4. :30 – Finally Oregon wised up and returned to what had worked in the intermediate passing game: running off the DBs, getting the LBs to back out, and throwing underneath the coverage.

Oregon’s rush offense was efficient, with 12 successful designed runs vs 9 failures, or 57%. That figure is still down from every other game this season, with several tackles for loss dragging the average down to a substandard 3.6 adjusted YPC, though they still broke through on enough to get a decent 14% gaining 10+ yards.

Utah wasn’t really stacking the box in this game; they played their standard 4-down, 2-LB front with a box safety added if Oregon had an in-line TE on virtually every snap. Oregon wasn’t running excessively or giving away the play formationally, either, so I don’t think Utah gained any extra advantages from playcalling they wouldn’t have had anyway.

In my opinion there were two factors unique to this game’s circumstances that resulted in a worse rushing performance than both these teams’ season-long numbers would have predicted. First, Nix was no threat to keep the ball, which meant that on almost all runs the Ducks were trying to block seven with six. Second, starting in the 3rd quarter the Utes brought in their heaviest defensive tackle who was effectively defeating the re-shuffled interior of the o-line.

Here’s a representative sample of the rushing offense:

  1. :00 – The main schematic issue is that Oregon’s run game is built around eliminating a defender by reading him, that wasn’t available so the Ducks were always outnumbered by one (but just one, these aren’t stacked boxes). Here it’s the box safety who’s pointing at the start, he jumps inside on the back so if Nix could run he could have housed it. The solution here was for #0 RB Irving to press in then run outside him and lose him in the wash. Nice block by #11 WR Franklin.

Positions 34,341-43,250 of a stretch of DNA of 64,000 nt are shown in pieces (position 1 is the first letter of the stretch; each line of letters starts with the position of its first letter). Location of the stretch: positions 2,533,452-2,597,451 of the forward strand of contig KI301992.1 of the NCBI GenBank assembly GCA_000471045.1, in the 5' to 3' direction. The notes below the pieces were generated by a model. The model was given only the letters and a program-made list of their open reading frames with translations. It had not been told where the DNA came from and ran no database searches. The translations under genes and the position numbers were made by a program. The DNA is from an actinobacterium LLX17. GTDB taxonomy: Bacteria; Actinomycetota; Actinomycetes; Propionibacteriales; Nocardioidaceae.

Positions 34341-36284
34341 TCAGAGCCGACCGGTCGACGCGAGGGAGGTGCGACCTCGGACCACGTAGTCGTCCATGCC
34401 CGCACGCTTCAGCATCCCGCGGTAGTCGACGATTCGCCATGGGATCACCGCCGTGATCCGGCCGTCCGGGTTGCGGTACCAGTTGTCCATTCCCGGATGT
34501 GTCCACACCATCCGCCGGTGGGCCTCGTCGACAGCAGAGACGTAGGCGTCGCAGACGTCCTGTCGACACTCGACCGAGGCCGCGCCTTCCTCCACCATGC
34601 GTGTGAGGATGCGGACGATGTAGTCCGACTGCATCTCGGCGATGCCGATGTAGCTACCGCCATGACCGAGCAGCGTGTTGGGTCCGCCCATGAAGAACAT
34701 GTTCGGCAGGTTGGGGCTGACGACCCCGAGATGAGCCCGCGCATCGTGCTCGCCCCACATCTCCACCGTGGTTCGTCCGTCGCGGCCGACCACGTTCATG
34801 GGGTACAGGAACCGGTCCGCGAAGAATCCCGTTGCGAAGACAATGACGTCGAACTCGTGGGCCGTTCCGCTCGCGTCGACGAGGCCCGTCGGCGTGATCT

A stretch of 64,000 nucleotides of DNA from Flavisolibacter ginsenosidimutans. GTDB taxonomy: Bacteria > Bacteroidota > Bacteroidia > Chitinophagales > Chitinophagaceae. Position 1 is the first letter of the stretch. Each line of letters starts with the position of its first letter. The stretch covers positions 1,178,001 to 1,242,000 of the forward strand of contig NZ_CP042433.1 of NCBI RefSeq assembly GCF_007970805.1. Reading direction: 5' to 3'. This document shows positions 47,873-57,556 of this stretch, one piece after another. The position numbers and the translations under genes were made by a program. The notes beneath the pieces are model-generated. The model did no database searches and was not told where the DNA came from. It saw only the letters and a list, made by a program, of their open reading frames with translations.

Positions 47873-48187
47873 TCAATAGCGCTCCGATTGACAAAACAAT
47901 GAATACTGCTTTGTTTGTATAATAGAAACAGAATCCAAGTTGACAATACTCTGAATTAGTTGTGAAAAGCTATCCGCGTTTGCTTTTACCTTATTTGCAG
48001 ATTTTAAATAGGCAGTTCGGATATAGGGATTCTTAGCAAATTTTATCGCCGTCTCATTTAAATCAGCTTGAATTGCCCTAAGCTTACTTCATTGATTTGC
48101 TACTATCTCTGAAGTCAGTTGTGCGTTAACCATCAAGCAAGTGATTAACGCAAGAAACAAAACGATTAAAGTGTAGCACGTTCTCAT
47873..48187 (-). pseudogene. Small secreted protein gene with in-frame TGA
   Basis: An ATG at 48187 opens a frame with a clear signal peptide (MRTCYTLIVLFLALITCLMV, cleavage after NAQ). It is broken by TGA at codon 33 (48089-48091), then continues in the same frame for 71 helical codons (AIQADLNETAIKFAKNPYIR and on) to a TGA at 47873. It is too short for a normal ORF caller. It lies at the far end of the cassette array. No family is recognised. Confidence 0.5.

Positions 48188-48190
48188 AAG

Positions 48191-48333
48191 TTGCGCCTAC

2. :23 – Again the read defender is the box safety, and again he’s free to crash on the back because Nix can’t take what would have been a big run. Otherwise good blocking here, and #22 RB Whittington just has to run through the unblocked guy for a 1st down – efficient, but no risk of explosion.
  3. :29 – In the second half this problem compounded as they were immediately going for the back, and had a much heavier DT in; here he’s crushing #53 C Walk (moonlighting for an absent #78 C Forsyth) while the DE just sidesteps #55 LG Harper’s pull. Nice job by #74 RG S. Jones taking on the nominal starting DT, back in for the first time since week 2 and taking Walk and an injured #58 RG Powers-Johnson’s spot.
  4. :36 – Another win for the same defenders here – the big replacement DT (who loses his helmet) against Walk and the DE against Harper’s pull.

Oregon’s prevailing defensive strategy was to take away big plays and force Utah to slowly march down the field, betting that they’d make mistakes along the way. The Ducks were successful for their part, allowing only three plays over 15 yards and none of 20+, and surrendering just 4.7 yards per play. The Utes obliged by making plenty of drive-killing mistakes in terms of drops, forced throws, and turnovers, more than is typical for that team (a less charitable interpretation is that Utah has been playing this kind of risky football for a while and this was simply the game in which their luck ran out).

Utah was efficient but not explosive running the ball, setting themselves up with 2nd and 3rd & manageables for most of the night. Oregon successfully defended 13 designed rushes vs 19 failures, or about 40.5%, which is lower than the Ducks’ season average but about typical for the Utes’ rushing offense. Utah never really broke through on those runs, however, with Oregon holding them under 4.5 adjusted YPC and with fewer than 9.5% of runs gaining 10+ yards.